Q&A

Mailbag: Troubleshooting a Backfiring 350 Small Block in a ’73 El Camino

Q: I have a 1973 Chevy El Camino with a 350 engine, a TH-350 transmission, and a 10-bolt rear axle with 2.73 gears. All of the parts inside the engine, trans, and axle are stock. The car is a daily driver. I have made some modifications that I hope will not only increase horsepower, but maintain decent fuel mileage. Mods include:

  • Doug Thorley headers
  • Mallory Unilite distributor with vacuum advance
  • Mallory Promaster coil
  • Accel 8.8mm plug wires
  • Holley dual plane intake manifold
  • Holley 2D Pro-jection kit
  • B&M Shift Improver kit

After installing these parts, I ran into a problem. When I accelerate from a dead stop, the engine bogs to the point that it begins to backfire. Once moving, the engine pulls strong until 4,600 rpm when the power abruptly drops off and the engine begins to backfire sporadically. The plugs are clean and show no signs of running rich or lean. What’s wrong?

A: It sounds to us like you’re running out of fuel at higher rpm.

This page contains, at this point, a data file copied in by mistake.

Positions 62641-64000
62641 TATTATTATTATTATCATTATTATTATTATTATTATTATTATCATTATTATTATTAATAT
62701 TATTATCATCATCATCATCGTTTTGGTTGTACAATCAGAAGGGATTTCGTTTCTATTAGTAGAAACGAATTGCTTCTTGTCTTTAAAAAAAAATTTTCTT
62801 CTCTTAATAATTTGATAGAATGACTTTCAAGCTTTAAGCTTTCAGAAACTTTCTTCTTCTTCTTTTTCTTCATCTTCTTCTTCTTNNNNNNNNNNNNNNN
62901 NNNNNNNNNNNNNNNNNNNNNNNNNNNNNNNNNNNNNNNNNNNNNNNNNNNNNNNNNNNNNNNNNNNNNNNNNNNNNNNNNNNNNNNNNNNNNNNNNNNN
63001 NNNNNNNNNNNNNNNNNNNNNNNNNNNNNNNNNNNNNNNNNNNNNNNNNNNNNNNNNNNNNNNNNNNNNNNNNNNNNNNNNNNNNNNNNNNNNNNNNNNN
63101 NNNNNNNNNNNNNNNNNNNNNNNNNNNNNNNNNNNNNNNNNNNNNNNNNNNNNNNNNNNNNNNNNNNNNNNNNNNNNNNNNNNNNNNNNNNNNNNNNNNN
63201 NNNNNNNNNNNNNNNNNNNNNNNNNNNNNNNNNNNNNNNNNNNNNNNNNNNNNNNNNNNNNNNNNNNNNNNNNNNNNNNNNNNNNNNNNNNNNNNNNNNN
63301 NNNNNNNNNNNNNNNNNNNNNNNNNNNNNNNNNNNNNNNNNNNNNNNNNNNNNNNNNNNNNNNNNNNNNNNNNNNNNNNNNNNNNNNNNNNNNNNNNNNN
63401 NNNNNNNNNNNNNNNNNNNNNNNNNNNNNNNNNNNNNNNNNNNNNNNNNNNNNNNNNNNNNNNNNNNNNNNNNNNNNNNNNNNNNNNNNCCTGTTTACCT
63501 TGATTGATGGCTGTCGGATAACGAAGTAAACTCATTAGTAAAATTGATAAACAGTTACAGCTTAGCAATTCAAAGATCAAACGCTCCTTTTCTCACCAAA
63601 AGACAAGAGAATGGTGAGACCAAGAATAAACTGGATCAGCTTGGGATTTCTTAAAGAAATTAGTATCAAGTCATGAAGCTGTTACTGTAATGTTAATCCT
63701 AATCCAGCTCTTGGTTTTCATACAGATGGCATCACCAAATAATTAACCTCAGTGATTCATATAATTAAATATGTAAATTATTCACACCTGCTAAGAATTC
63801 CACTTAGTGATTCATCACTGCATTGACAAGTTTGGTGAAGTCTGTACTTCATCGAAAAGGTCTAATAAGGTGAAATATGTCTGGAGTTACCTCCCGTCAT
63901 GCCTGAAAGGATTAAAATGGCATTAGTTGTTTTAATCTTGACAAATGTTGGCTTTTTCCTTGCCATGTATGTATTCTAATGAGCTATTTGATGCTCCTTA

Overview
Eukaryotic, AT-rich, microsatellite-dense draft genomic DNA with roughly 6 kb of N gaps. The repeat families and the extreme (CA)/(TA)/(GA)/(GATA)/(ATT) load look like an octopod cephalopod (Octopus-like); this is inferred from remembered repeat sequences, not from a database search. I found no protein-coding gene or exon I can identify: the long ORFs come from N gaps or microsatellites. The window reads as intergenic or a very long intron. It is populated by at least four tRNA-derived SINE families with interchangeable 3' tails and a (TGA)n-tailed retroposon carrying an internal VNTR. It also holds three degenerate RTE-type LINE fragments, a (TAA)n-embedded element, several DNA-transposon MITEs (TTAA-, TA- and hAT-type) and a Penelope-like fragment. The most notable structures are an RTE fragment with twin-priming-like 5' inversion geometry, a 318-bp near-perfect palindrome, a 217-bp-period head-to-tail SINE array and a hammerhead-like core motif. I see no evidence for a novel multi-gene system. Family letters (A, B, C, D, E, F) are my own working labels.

Check the fuel pressure both at idle and at wide open throttle. It should be between 7-9 psi all the way through the power band. Double check how many degrees of advance are in the ignition and adjust to stock specs if necessary. Also, make sure the distributor’s vacuum advance is connected to a ported/timed vacuum port and not a full-time vacuum port.
Another thing to look at is the placement of the electric fuel pump. Since the pump pushes fuel through instead of pulling it like a mechanical unit, you should make sure the pump is located as close to the fuel tank as possible.

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9 Comments

  1. Rob Snyder says:

    Why do you call for ported vacuum when manifold vacuum is typically called for?

    • Manifold vacuum is not called for. If you use manifold vacuum the advance would be all in at idle and decrease with throttle. Ported vacuum works in conjunction with the throttle plates and increases as the throttle does.

  2. Victor Villa says:

    Needs a time chain its got to lose that’s why running rich any go no power .

  3. The one in the picture is a 74 not a 73

  4. Check valve adjustment

  5. According to the Holley installation manual the fuel pressure regulator is factory set at 21 PSI. A SBC may not need this much pressure, but it certainly needs more 7 to 9 PSI. Holley suggests 13 PSI as a minimum. Also if the fuel filters are a directional type are they properly installed.

  6. I think someone overlooked the fact that Holley pro-jection unit is installed when they recommended 7-9 psi.

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